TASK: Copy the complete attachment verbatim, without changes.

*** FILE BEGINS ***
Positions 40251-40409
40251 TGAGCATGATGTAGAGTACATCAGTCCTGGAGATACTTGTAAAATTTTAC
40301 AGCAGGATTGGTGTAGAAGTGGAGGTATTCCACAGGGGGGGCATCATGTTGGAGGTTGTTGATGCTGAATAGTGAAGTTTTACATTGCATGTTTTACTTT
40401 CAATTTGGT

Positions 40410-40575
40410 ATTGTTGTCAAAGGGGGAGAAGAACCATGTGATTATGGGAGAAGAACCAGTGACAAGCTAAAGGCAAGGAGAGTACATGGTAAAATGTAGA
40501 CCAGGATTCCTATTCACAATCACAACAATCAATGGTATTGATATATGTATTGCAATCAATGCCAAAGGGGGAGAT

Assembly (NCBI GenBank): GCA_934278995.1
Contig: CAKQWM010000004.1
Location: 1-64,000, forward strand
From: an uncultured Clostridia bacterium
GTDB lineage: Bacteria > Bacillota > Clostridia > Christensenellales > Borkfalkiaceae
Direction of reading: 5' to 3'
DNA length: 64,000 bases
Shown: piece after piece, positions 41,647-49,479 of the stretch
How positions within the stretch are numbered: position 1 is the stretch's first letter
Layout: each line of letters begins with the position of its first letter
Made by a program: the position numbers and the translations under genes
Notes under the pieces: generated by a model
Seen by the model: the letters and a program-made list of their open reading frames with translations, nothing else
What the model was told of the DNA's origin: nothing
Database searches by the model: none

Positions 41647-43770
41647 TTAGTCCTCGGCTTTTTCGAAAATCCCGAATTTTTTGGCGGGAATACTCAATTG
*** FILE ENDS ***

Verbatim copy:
Positions 40251-40409
40251 TGAGCATGATGTAGAGTACATCAGTCCTGGAGATACTTGTAAAATTTTAC
40301 AGCAGGATTGGTGTAGAAGTGGAGGTATTCCACAGGGGGGGCATCATGTTGGAGGTTGTTGATGCTGAATAGTGAAGTTTTACATTGCATGTTTTACTTT
40401 CAATTTGGT

Positions 40410-40575
40410 ATTGTTGTCAAAGGGGGAGAAGAACCATGTGATTATGGGAGAAGAACCAGTGACAAGCTAAAGGCAAGGAGAGTACATGGTAAAATGTAGA
40501 CCAGGATTCCTATTCACAATCACAACAATCAATGGTATTGATATATGTATTGCAATCAATGCCAAAGGGGGAGAT

Assembly (NCBI GenBank): GCA_934278995.1
Contig: CAKQWM010000004.1
Location: 1-64,000, forward strand
From: an uncultured Clostridia bacterium
GTDB lineage: Bacteria > Bacillota > Clostridia > Christensenellales > Borkfalkiaceae
Direction of reading: 5' to 3'
DNA length: 64,000 bases
Shown: piece after piece, positions 41,647-49,479 of the stretch
How positions within the stretch are numbered: position 1 is the stretch's first letter
Layout: each line of letters begins with the position of its first letter
Made by a program: the position numbers and the translations under genes
Notes under the pieces: generated by a model
Seen by the model: the letters and a program-made list of their open reading frames with translations, nothing else
What the model was told of the DNA's origin: nothing
Database searches by the model: none

Positions 41647-43770
41647 TTAGTCCTCGGCTTTTTCGAAAATCCCGAATTTTTTGGCGGGAATACTCAATTG